Large, older trees have been found to grow faster and absorb carbon dioxide more rapidly than younger, smaller trees, despite the previous view that trees’ growth slowed as they developed. Research published in the journal Nature shows that in 97% of tropical and temperate tree species, growth rate increases with size. This suggests that older trees play a vital role in absorbing carbon dioxide from the atmosphere.
Prior to the study, the common assumption was that as trees aged, their growth rate and carbon absorption decreased because the leaves of older trees are less efficient at photosynthesising than the leaves of younger trees. But the new study led by authors from the US Geological Survey, re-examined carbon storage in individual trees. The findings highlight the value of large, older trees as important carbon sinks. They are not only storing lots of carbon but they are also sequestering more carbon and faster than smaller trees.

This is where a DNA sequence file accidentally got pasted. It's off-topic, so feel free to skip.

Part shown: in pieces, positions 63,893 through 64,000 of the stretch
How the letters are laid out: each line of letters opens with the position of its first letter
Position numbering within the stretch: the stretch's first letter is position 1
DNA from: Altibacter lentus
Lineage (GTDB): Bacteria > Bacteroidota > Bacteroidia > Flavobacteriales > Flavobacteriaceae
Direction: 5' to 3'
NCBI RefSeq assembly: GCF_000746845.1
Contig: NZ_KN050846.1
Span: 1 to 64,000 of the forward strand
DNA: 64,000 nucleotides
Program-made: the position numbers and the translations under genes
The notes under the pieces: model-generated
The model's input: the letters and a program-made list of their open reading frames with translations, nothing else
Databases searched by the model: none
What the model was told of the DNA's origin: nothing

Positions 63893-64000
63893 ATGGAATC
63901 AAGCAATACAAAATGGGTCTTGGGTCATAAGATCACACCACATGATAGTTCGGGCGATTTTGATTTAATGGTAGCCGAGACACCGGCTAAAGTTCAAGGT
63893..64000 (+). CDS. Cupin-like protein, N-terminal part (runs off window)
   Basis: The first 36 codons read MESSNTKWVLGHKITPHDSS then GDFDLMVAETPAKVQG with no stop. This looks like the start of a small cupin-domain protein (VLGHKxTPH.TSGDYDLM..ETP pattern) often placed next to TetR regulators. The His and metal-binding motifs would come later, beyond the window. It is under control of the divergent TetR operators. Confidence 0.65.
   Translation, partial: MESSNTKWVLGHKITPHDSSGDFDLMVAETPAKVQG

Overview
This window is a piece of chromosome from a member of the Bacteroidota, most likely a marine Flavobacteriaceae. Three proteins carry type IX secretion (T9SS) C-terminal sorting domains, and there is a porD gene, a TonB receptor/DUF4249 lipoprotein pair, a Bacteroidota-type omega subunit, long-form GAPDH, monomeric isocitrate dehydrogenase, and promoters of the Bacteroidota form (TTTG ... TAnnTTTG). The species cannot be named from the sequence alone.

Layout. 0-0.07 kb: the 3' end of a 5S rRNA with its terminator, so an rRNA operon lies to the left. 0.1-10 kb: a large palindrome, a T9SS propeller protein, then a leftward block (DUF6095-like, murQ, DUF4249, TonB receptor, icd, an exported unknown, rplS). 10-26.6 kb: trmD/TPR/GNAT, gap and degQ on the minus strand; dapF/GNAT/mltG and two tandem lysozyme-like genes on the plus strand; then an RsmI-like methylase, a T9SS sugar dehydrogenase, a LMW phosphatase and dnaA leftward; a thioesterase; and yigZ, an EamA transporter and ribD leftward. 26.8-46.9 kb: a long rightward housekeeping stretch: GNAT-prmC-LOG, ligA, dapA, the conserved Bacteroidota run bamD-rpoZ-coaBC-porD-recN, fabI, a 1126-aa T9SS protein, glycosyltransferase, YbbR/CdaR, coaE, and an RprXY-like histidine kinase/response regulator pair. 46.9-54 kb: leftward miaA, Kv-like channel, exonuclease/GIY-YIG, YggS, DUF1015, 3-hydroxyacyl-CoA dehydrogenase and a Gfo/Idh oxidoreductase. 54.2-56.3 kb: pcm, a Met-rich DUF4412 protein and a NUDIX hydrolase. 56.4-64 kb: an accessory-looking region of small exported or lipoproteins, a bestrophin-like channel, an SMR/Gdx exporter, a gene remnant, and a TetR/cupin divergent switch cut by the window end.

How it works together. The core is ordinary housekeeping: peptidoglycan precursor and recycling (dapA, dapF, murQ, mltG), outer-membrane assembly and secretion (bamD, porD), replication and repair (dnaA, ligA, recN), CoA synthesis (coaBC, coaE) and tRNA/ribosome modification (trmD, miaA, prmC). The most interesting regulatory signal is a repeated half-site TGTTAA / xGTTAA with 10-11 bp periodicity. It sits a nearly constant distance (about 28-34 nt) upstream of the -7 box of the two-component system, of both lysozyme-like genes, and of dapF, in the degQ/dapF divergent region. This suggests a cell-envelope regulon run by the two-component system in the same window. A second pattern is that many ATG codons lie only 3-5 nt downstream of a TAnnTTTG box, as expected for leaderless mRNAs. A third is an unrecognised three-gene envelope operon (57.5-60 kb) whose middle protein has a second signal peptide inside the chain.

This study reinforces the importance of large, older trees for absorbing carbon and reducing the mega-effects that are going to arise from massive climate change. This study also highlights flaws in forest policy where old-growth forest is often cleared for pulp and timber purposes.
[Based on the article published at The Conversation.]